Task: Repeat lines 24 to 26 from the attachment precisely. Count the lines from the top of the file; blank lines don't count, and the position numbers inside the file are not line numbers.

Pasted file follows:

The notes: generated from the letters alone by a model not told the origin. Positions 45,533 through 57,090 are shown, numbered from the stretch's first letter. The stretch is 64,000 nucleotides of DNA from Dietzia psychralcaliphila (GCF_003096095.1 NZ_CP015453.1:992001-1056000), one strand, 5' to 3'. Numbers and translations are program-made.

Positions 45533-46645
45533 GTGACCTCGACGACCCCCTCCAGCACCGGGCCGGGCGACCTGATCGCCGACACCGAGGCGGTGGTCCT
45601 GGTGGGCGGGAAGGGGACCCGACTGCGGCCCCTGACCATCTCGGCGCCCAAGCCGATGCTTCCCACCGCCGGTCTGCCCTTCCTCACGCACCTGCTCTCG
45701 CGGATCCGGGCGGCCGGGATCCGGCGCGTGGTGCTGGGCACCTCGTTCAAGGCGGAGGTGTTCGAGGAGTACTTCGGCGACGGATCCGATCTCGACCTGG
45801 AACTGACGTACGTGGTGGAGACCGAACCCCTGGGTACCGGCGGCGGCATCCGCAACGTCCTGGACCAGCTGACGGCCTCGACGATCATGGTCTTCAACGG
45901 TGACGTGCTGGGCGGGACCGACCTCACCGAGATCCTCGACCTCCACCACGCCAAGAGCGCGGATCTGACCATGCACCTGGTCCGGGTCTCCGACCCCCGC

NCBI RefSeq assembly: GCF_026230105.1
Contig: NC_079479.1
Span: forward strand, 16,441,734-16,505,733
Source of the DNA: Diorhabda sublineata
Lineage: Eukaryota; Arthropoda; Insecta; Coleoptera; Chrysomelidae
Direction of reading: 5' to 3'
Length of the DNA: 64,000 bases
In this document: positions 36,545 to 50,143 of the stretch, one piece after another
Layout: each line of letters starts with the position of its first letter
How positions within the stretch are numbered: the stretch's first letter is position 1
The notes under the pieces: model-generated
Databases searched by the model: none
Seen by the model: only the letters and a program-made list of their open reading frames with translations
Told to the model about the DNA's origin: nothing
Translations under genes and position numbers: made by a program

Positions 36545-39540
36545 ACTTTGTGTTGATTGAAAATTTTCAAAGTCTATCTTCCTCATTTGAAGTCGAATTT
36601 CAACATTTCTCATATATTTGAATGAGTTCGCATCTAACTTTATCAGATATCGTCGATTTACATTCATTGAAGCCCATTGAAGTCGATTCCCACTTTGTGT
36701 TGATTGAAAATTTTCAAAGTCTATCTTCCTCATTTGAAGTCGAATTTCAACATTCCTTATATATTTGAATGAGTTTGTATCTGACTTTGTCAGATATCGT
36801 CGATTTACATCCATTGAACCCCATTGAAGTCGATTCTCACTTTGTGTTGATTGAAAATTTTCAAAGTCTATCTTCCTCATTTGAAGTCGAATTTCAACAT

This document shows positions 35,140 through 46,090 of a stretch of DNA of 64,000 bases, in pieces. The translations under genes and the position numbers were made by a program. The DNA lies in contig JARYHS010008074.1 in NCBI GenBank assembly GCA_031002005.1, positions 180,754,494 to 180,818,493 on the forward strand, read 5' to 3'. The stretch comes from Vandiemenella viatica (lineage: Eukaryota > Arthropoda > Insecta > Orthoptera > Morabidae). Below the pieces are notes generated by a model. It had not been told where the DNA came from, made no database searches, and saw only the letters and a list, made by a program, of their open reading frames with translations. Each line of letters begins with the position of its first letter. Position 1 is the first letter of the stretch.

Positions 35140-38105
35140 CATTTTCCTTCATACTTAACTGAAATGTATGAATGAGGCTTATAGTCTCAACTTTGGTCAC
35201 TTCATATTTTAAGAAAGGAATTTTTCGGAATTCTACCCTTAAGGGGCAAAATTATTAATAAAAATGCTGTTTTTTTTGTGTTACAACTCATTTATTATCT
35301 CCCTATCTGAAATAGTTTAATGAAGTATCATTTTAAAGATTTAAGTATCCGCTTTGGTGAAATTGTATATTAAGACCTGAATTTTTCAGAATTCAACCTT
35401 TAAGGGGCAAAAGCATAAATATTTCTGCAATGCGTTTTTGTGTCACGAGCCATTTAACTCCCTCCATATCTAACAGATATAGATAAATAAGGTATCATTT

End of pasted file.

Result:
36545 ACTTTGTGTTGATTGAAAATTTTCAAAGTCTATCTTCCTCATTTGAAGTCGAATTT
36601 CAACATTTCTCATATATTTGAATGAGTTCGCATCTAACTTTATCAGATATCGTCGATTTACATTCATTGAAGCCCATTGAAGTCGATTCCCACTTTGTGT
36701 TGATTGAAAATTTTCAAAGTCTATCTTCCTCATTTGAAGTCGAATTTCAACATTCCTTATATATTTGAATGAGTTTGTATCTGACTTTGTCAGATATCGT